Also, while it is true that some people might be very academic, but score poorly on the GMAT, it is probably true that very few poor students score high on the GMAT. Saying that the GMAT is a good way at finding students who can handle academic rigor is a no-brainer. However, finding the students who are exceptional who score poorly on the GMAT takes a LOT more effort.

So I guess the advice is...do well on your GMAT
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 [#permalink] New post 27 Oct 2007, 11:45
defenestrate wrote:
All of us can use common sense as well. When you evaluate a school and you see a GMAT average of 600 and a GMAT average of 705.64 which school do you think is better, and which one would you rather be a part of (it may turn out that all of the students at the 600 school are "better" but you will never get to know it).

Maintaining a high average has to be of interest in the admissions department. It is one of the most quantitative ways of insuring your "competitiveness"

however, this does not mean that they will not actively seek out interesting students who could not break out of that 700 score. It just means that they cannot disrupt the average.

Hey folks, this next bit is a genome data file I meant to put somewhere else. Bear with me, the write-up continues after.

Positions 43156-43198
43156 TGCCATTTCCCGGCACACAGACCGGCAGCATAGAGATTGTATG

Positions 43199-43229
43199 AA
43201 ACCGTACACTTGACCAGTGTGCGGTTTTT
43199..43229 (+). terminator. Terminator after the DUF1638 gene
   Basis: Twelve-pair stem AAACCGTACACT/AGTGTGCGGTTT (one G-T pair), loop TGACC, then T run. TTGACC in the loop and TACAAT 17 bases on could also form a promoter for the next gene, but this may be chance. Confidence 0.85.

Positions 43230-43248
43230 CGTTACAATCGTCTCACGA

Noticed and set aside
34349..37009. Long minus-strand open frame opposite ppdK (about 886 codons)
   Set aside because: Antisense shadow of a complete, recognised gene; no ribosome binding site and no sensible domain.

Also, while it is true that some people might be very academic, but score poorly on the GMAT, it is probably true that very few poor students score high on the GMAT. Saying that the GMAT is a good way at finding students who can handle academic rigor is a no-brainer. However, finding the students who are exceptional who score poorly on the GMAT takes a LOT more effort.

So I guess the advice is...do well on your GMAT


great insight
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 [#permalink] New post 27 Oct 2007, 17:03
The GMAT score are is the beauty/looks of the applicant.... Won't get you that hot date right away, but if you're fugly, then you better have $$$$$$ (ie donate money to the school)


I recall reading that the Cornell adcomm said 50+% of the applicants that do poorly in their program scored less than 80% in the quant portion of the gmat. If might've been higher than 50%. I can't recall.
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 [#permalink] New post 27 Oct 2007, 17:23